The turnaround in international air cargo demand has extended into the month of October with a 7.1 percent increase, measured in freight tonne kilometers (FTK), for member airlines of the Association of Asia Pacific Airlines (AAPA). Growth in demand significantly outpaced the 3.9 percent expansion in offered freight capacity, leading to a 1.9 percentage-point rise in the average international freight load factor to 65.7 percent for the month.
AAPA’s director general Andrew Herdman said, “The relatively strong upswing in air cargo markets in October sustains the positive trend established over recent months, although overall volumes for the first ten months of the year are up by just 0.7 percent compared to the same period last year.”
The underwhelming increase in volumes so far is largely a product of a slow start to the year, when carriers such as EVA Air were languishing in a two-year slump in traffic, due, in part, to political tension with the mainland. The Taiwan-based carrier started the year off with a downward trend in demand, with FTKs falling 13.3 percent, 20.8 percent and 15.2 percent, year-over-year, during the first three months of 2016.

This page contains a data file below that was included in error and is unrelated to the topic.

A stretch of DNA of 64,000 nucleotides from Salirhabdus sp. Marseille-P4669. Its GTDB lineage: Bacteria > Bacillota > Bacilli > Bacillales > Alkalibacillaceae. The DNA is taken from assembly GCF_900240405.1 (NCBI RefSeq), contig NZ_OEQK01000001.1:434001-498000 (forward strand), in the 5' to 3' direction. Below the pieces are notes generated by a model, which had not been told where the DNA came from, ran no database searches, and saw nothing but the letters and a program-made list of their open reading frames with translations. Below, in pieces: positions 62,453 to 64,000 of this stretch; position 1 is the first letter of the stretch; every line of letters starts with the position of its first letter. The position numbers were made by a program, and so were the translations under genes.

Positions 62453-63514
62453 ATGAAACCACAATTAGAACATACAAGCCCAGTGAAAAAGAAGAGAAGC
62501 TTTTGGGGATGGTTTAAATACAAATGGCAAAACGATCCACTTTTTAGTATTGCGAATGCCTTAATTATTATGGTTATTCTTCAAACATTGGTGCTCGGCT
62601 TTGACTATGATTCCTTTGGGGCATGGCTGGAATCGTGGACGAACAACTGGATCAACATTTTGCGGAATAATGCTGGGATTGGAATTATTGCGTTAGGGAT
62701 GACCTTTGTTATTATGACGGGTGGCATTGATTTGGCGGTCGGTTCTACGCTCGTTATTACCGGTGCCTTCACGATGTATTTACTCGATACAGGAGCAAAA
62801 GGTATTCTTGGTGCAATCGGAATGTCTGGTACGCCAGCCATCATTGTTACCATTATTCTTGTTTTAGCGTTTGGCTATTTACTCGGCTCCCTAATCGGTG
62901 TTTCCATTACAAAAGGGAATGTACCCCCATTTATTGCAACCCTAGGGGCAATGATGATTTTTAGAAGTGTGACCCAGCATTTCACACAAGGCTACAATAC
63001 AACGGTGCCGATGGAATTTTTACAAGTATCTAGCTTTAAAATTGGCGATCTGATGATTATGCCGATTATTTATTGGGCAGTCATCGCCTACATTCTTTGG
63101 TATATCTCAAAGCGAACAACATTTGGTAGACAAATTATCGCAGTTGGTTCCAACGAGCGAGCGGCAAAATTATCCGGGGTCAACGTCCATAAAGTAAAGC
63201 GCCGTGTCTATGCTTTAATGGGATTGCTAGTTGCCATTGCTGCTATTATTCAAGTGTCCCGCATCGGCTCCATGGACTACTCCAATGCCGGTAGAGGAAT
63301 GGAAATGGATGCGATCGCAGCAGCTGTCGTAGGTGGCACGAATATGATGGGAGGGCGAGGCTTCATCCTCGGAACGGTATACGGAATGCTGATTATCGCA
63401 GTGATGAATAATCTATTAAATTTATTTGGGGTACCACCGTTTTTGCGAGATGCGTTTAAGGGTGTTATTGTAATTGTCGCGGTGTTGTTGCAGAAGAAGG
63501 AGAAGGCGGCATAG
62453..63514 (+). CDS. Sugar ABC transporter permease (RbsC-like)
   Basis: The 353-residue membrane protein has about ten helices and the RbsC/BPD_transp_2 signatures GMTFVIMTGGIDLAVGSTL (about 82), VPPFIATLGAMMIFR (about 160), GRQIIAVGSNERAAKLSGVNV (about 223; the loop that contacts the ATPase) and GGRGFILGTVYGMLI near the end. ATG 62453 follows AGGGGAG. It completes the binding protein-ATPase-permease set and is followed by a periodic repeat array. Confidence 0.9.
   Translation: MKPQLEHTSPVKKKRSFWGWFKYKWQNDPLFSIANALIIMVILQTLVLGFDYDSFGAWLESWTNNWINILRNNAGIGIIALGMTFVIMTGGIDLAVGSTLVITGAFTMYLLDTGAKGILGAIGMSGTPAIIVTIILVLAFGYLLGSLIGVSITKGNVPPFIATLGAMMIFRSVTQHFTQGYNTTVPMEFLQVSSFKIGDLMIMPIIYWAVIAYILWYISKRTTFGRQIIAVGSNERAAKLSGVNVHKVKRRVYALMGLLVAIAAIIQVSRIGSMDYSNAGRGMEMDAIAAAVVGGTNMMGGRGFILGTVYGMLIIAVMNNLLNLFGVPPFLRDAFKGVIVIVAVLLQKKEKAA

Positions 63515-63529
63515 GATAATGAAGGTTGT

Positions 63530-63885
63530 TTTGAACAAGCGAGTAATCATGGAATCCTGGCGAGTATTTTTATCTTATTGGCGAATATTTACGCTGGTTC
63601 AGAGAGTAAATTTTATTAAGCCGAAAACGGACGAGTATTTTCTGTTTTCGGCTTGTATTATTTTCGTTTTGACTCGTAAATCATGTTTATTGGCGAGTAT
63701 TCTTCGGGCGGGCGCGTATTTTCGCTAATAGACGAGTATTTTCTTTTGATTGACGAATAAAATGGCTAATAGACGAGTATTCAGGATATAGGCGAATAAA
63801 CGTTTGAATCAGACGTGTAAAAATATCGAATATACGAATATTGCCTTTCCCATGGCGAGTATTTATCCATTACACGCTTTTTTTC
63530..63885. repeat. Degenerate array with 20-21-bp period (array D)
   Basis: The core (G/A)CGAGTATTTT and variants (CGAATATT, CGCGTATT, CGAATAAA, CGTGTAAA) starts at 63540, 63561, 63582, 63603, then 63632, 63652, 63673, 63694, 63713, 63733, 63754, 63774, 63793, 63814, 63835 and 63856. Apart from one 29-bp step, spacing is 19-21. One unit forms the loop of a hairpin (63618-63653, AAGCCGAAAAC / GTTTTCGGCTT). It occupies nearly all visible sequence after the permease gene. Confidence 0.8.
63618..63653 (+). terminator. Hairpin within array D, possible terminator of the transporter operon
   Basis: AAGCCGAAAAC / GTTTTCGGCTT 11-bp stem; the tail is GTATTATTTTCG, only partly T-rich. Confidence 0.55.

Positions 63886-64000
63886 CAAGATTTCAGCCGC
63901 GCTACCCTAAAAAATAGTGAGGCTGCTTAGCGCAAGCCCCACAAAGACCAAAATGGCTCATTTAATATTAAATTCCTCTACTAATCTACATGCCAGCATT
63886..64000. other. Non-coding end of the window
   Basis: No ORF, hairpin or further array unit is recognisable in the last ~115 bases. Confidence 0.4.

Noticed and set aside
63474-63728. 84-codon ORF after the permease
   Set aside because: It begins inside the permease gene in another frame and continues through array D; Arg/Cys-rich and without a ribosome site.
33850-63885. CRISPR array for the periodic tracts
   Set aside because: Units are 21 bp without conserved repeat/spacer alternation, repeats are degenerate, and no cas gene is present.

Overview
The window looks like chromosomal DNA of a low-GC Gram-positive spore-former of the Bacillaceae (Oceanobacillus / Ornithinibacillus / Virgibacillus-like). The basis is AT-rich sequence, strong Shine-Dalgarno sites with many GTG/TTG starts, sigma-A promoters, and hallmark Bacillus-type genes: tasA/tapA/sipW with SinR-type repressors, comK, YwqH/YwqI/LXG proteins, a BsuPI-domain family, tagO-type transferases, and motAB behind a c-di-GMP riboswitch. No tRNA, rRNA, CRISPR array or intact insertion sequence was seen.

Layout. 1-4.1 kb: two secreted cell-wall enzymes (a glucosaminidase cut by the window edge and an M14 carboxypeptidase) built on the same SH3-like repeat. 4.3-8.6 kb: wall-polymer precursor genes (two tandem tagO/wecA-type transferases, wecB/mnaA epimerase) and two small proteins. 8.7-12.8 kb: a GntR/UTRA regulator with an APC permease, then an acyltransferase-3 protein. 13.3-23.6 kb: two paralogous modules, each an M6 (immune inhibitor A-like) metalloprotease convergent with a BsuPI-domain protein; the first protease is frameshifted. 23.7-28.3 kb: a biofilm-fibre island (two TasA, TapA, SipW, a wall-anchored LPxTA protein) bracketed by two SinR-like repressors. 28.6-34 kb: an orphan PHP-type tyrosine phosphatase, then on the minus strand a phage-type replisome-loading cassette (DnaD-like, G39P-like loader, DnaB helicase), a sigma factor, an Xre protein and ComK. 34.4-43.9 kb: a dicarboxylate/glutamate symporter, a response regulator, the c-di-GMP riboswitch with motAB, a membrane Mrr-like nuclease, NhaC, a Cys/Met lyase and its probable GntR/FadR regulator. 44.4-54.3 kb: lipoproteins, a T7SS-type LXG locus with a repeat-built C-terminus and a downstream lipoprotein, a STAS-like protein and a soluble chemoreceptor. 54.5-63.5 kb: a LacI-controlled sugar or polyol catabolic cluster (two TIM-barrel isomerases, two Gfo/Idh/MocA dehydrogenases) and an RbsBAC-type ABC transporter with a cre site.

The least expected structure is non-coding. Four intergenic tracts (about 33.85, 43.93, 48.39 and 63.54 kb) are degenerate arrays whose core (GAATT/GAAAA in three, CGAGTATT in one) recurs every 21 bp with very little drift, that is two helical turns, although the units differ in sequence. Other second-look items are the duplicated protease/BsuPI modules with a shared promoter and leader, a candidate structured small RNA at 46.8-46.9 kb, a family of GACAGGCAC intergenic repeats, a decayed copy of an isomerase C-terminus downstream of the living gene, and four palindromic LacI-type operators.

Herdman’s circumspection aside, October ended up outperforming many expectations despite an outlook that was depressed by the typhoon that struck the region. Cathay Pacific general manager for cargo sales and marketing, Mark Sutch, said that, regardless of the carrier’s forecasts during the month from typhoon disruptions, “overall cargo demand in October was fairly strong and tonnage continued to grow.” He added that, “overall exports from Europe, Asia and Mainland China were robust,” and that “rates are getting back to peak-season levels.”